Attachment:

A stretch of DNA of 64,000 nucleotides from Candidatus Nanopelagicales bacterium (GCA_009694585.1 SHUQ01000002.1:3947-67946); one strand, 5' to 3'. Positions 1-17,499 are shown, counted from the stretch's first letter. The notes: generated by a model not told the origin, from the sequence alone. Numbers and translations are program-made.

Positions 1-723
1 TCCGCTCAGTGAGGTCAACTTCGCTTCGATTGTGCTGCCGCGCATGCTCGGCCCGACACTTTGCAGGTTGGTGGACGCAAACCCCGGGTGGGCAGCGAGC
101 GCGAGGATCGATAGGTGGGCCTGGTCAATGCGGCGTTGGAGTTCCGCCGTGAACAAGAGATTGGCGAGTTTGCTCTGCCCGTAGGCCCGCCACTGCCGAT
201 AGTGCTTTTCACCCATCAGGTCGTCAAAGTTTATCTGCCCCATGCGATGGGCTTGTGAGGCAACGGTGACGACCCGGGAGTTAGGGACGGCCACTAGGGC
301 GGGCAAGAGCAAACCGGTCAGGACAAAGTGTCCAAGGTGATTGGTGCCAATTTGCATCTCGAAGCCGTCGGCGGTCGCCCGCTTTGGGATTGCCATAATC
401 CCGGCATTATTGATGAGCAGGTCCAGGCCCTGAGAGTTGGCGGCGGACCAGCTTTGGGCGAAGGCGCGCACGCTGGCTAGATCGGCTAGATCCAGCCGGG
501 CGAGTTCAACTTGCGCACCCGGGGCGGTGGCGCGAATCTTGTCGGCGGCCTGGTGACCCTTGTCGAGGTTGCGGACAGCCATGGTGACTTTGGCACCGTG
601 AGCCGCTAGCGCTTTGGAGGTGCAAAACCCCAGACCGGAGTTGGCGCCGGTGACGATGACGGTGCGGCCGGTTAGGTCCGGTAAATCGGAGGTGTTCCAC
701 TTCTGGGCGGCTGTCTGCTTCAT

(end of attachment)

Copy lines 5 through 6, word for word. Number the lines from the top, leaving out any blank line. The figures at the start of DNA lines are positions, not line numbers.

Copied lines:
201 AGTGCTTTTCACCCATCAGGTCGTCAAAGTTTATCTGCCCCATGCGATGGGCTTGTGAGGCAACGGTGACGACCCGGGAGTTAGGGACGGCCACTAGGGC
301 GGGCAAGAGCAAACCGGTCAGGACAAAGTGTCCAAGGTGATTGGTGCCAATTTGCATCTCGAAGCCGTCGGCGGTCGCCCGCTTTGGGATTGCCATAATC